Ritual circumcision: A social custom
A number of pre-scientific and mostly pre-literate tribal societies have traditionally practised various forms of bodily modification, on both boys and girls, as a social or religious ritual. These are now understood to mark rites of passage from one stage of life to another, which is why the most common time for operations on the genitals is around puberty. It was only in the late nineteenth century that anybody suggested that these rites had a utilitarian rationale, but the idea soon became an article of faith among doctors who favoured circumcision, and it still has currency in backward medical circles today.
The idea that ritual circumcision was motivated by concern for health was the invention of nineteenth century doctors. They knew nothing of anthropology, but they were keen to find a respectable ancestry for the new surgical therapy they wanted to introduce. Antiquity, they thought, conferred legitimacy. With the increasing frequency of circumcision as a medical procedure came growing interest in the origins of the operation as a religious or cultural rite. The anthropological view was that circumcision originated strictly as a religious requirement and had no medical significance at all. The ninth edition of the Encyclopaedia Britannica (1876) discussed the practice as a religious rite among Jews, Moslems, ancient Egyptians and several tribal peoples, rejecting sanitary or hygienic explanations in favour of a religious one:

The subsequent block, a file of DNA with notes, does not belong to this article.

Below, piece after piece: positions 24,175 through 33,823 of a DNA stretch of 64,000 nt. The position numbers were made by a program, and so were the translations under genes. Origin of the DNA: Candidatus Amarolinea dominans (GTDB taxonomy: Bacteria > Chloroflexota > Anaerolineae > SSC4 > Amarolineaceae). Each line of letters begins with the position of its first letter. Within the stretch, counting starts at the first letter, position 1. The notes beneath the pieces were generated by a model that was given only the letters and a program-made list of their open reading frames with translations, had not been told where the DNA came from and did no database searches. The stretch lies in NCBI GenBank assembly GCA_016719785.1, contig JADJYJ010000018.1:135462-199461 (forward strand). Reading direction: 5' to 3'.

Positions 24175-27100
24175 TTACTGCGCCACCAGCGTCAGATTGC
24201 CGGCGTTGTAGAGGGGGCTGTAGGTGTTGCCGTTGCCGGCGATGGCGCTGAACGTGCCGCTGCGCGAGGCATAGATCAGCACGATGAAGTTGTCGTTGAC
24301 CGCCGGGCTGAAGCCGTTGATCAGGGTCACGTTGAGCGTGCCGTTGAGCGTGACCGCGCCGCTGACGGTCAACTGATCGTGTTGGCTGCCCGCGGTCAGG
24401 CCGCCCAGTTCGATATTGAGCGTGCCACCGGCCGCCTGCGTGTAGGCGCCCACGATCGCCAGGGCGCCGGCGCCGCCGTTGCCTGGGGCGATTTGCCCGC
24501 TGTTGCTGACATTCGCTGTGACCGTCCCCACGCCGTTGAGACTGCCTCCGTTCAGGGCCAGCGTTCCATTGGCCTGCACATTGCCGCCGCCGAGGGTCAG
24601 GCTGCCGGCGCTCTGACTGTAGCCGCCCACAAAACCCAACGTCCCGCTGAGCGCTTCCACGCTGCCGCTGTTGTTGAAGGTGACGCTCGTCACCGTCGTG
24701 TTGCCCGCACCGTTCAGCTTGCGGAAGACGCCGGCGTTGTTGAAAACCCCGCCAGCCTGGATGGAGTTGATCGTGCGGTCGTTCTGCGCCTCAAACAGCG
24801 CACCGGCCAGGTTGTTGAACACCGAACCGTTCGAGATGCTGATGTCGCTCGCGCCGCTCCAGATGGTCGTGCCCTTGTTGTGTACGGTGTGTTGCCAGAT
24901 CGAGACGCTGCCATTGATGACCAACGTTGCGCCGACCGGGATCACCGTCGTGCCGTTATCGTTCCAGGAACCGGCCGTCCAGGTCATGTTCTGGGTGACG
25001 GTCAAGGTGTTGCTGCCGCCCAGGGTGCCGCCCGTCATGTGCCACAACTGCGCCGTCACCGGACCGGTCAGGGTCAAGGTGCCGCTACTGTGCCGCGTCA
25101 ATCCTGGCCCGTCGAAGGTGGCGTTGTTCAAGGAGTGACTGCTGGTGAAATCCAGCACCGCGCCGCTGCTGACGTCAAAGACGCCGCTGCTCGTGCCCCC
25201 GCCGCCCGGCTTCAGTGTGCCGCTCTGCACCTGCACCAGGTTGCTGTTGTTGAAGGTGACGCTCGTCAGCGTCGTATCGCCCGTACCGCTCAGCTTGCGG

Like other bodily mutilations … [it is] of the nature of a representative sacrifice. … The principle of substitution was familiar to all ancient nations, and not least to the Israelites. … On this principle circumcision was an economical recognition of the divine ownership of human life, a part of the body being sacrificed to preserve the remainder.
By the eleventh edition (1910) the entry has been turned on its head: "This surgical operation, which is commonly prescribed for purely medical reasons, is also an initiation or religious ceremony among Jews and Mahommedans": suddenly circumcision is primarily a medical procedure and only after that a religious rite. The entry explains that "in recent years the medical profession has been responsible for its considerable extension among other than Jewish children ... for reasons of health". By 1929 the entry is much reduced in size and consists merely of a brief description of the operation, which is "done as a preventive measure in the infant" and "performed chiefly for purposes of cleanliness"; readers are then referred to the entries for "Mutilation" and "Deformation" for a discussion of circumcision in its religious context.
An eccentric but well informed Victorian scholar of sexual curiosities, John Davenport,  considered that circumcision was "founded almost exclusively upon either religious or political motives", originating with the Ethiopians and Egyptians for unknown reasons and spreading from there to the Arab and then the Jewish peoples, and thence to Islam (Davenport 174). Even as he was putting forward such sensible ideas – broadly confirmed by modern research  – he noted that others were offering speculative theories which sought the origins of the operation in terms of practical outcomes. Hypotheses circulating in the 1870s included (1) dampening men's amorous propensities; (2) physical utility related to a hot climate (as already suggested by Acton); (3) to facilitate conception; (4) for hygiene and cleanliness; (5) as a mark of distinction (Davenport 178-81).
Doctors as amateur anthropologists